The Weinstein Effect

April 16, 2018 | Ryan Kagarakis

With all of the changes enacted by the California government this year and the accusations made against Harvey Weinstein I thought it would be a good time to revisit the importance of Employment Practices Liability Insurance (EPLI) as a means to protect your business. The combination of these very public accusations coupled with the new employee-friendly laws we are likely to see higher settlement demands than before.

Although the recently enacted laws were intended to protect employees who are legitimately being mistreated by their employers it will have a profoundly negative impact on businesses who are doing things the right way when an employee tries to “work the system”.

If an employee is truly being mistreated and harassed at work then a legal action can sometimes be the necessary remedy to correct the situation. However, if the employer has done nothing wrong and a current or former employee bring a frivolous lawsuit against them it usually does not materialize the way the employee thinks it will. Typically, the services for an attorney fee are around 50% of the settlement or there is a minimum retainer fee for representing the employee. What a disgruntled employee sometimes does not understand is that the big payout they were promised is not always what they get. For example, if the employee make a harassment claim against their current or former employer for $10,000 they will likely only see half of that. Furthermore, if the employee works in a tight-knit community like construction word can get around quickly of what happened and would likely dissuade other employers from hiring him or her.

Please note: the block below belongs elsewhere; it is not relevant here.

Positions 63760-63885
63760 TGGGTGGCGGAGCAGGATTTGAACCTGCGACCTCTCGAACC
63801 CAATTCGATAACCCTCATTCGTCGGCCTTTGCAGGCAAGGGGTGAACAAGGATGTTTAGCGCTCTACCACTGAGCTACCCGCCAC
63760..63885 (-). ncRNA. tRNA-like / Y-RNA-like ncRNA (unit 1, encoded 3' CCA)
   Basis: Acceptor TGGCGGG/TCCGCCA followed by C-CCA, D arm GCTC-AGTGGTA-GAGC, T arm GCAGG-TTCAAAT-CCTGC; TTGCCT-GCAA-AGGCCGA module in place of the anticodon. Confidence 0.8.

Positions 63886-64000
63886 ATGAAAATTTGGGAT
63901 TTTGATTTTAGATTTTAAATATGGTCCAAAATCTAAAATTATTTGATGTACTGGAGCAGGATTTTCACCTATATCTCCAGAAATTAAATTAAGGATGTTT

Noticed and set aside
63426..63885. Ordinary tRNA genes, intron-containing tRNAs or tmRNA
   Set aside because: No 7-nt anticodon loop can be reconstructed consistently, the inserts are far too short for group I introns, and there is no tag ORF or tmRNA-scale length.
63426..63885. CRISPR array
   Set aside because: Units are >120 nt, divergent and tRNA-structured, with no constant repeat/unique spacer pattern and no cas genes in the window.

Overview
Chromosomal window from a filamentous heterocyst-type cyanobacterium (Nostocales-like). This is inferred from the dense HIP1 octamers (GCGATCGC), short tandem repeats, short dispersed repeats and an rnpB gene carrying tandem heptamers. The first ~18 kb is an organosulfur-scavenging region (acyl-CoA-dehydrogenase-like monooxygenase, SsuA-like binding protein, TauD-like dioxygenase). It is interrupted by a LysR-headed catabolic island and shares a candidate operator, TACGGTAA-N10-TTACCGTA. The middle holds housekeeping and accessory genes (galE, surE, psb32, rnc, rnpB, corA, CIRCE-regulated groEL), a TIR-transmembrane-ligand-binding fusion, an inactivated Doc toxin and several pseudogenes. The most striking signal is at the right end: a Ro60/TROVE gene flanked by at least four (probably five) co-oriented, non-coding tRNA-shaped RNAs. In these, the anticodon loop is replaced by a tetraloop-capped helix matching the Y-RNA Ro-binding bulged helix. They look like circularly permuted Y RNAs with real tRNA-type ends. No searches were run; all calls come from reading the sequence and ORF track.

Some of the new bills that went in to law in January put further pressure on the employer to settle a case even if there is no substantial proof of any wrongdoing. As an example, Assembly Bill 306 is a new law that can force an employer to reinstate an employee back to the workplace while they are in the process of suing them for retaliation. This legal move is known as “injunctive relief” and the mere threat by the employee’s attorney will likely be enough to get the employer to agree to a settlement. Currently a $10,000 to $20,000 settlement is the approximate average in California with many law firms expecting that number as a byproduct of the recent Hollywood allegations.

As mentioned in previous articles, we are by no means trying to make light of the serious charges against Harvey Weinstein by his victims. We fully understand that the acts that Harvey Weinstein is accused of are despicable and he should be punished to the full extent of the law if he is in fact guilty of what has been reported. With that being said, the settlements and reported settlements are in the tens of millions of dollars. Sexual abuse is a repugnant crime no matter who commits it so it is not just celebrities who would be entitled to some form of recovery. Lawsuits that include an element of sexual abuse do not normally have settlements of $20,000; these lawsuits are usually in the hundreds of thousands to million dollar range. Sexual harassment and/or sexual abuse claims can ruin an employer’s reputation and cost them everything they have so we suggest taking proactive steps:

  1. Consult with an insurance broker about EPLI coverage. Employers should make sure to discuss all endorsements/exclusions on the policy as some carriers will exclude wage and hour claims or limit recourse in the event they disagree on a settlement.
  2. Consult with an attorney who specializes in labor matters. A good labor law attorney will be able to guide an employer through all of the changing laws and also be able to give a best-practices guidance to help prevent employment related claims.



Ryan Kagarakis
Commercial Insurance Broker at Brown & Brown Inc.

Phone: 916.625.4616 | Direct Fax: 800.761.6733